James Engell

James Engell

Since 1978 James Engell has taught at Harvard, chairing the Department of English from 2004 to 2010 and again during Covid 2020-2021.  He earlier chaired the Degree Program in History & Literature as well as the Department of Comparative Literature.  He serves on the Committee on the Study of Religion.  A faculty associate of the Harvard University Salata Institute for Climate and Sustainability and Fellow of the American Academy of Arts and Sciences, he has taught environmental courses at Harvard (including in the Advanced Leadership Initiative), the National Humanities Center, and Waseda University.  He helped lead the divestment movement at Harvard.  His HarvardX online course on Rhetoric and public speaking has enrolled more than 600,000 learners.

In 2008 Yale University Press published Environment: An Interdisciplinary Anthology, which he conceived and co-edited.  His other books include The Creative Imagination:  Enlightenment to Romanticism (1981); The Committed Word: Literature and Public Values (1999); with Anthony Dangerfield, Saving Higher Education in the Age of Money (2005), which won the 2007 Association of American Colleges & Universities Ness Book Award for best book on liberal education; and with Michael D. Raymond, an illustrated edition (2016) of William Wordsworth’s great autobiographical poem of consciousness, politics, and the natural world, The Prelude (1805).

He served on the inaugural faculty advisory committee of the Salata Institute for Climate and Sustainability, as well as on its subcommittee for solar geoengineering.

Elena Glassman

Elena Glassman

Elena Glassman designs, builds and evaluates systems for comprehending and interacting with population-level structure and trends in large code and data corpora. She is an Assistant Professor of Computer Science at the Harvard John A. Paulson School of Engineering & Applied Sciences and the Stanley A. Marks & William H. Marks Professor at the Radcliffe Institute for Advanced Study, specializing in human-computer interaction. She earned a PhD and MEng in Electrical Engineering and Computer Science and a BS in Electrical Science and Engineering at Massachusetts Institute of Technology. Before joining Harvard, she was a postdoctoral scholar in Electrical Engineering and Computer Science at the University of California, Berkeley, where she received the Berkeley Institute for Data Science Moore/Sloan Data Science Fellowship.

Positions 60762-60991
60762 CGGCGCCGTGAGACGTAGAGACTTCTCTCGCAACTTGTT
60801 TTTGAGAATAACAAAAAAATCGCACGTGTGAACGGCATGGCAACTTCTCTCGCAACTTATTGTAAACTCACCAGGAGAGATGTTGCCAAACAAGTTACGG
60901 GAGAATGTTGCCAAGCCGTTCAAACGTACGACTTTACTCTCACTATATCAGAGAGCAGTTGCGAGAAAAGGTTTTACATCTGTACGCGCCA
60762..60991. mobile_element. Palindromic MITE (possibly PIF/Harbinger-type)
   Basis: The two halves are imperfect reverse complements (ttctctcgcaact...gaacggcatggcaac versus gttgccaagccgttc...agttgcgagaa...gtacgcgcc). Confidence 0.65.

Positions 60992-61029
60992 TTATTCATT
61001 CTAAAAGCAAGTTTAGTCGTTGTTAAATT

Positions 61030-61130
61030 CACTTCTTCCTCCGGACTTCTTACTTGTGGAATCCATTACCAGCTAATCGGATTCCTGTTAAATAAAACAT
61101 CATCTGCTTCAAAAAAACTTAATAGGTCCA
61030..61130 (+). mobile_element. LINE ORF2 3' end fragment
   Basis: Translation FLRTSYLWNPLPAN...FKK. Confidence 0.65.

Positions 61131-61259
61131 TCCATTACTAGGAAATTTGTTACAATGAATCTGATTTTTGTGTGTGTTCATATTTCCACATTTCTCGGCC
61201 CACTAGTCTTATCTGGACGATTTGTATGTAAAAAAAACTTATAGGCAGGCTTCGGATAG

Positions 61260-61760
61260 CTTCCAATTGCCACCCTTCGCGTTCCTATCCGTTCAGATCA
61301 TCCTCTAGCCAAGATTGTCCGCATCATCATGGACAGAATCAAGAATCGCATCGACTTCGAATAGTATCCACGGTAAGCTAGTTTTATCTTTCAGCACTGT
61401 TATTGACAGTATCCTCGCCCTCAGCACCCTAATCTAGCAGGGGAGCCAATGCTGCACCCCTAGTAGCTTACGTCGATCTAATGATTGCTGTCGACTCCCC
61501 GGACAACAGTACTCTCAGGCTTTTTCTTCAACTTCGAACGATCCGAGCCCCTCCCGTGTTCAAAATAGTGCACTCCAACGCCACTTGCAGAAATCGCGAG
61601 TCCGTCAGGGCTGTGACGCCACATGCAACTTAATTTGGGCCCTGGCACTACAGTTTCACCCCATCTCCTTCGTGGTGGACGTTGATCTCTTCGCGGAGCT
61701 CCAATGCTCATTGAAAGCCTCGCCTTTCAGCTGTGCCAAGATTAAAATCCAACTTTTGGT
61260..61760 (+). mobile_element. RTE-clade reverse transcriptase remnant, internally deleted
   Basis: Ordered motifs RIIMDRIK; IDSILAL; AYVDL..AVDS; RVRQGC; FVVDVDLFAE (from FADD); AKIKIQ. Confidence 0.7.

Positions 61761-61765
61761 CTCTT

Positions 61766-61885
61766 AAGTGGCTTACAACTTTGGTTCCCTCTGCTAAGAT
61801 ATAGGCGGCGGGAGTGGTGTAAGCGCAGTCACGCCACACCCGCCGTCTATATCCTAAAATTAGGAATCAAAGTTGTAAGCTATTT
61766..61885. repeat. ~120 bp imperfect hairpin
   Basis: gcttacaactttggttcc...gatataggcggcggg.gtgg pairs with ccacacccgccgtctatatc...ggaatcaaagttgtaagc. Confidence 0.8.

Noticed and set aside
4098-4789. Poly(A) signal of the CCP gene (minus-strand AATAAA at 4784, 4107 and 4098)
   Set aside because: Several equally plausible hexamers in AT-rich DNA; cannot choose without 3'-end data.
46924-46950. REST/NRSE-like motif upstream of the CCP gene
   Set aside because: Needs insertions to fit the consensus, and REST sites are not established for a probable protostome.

Luana Marques

Luana Marques

Radiating an energetic blend of personal charisma and scholarly depth, Dr. Luana has emerged as a powerful force in the global speaking circuit. She is known for her captivating presence and dynamic storytelling that weaves together the threads of her personal journey and professional expertise to inspire transformation in her audiences.

Dr. Luana’s personal story of overcoming adversity, trauma, and poverty while growing up in Brazil provides authenticity and depth to her message. Today, as an Associate Professor at Harvard Medical
School, Past President of the Anxiety and Depression Association of America, and best-seller author, Dr. Luana is a paragon of resilience, determination, and boldness.

Sarah Whiting

Sarah Whiting

Sarah Whiting has been Dean and Josep Lluís Sert Professor of Architecture at the Harvard University Graduate School of Design since 2019. She is also a design principal and co-founder of WW Architecture, based in Cambridge, and served as the Dean of Rice University's School of Architecture from 2010 to 2019. Whiting obtained a interdisciplinary, self-directed Bachelor of Arts degree from Yale, a Master of Architecture from Princeton in 1990, and a Doctor of Philosophy in the History and Theory of Architecture from MIT in 2001. Whiting’s research and writing is broadly interdisciplinary, with the built environment at its core. An expert in architectural theory and urbanism, she is particularly interested in modern and contemporary architecture’s imbricated relationship with politics, economics, and society, and how the built environment shapes the nature of public life.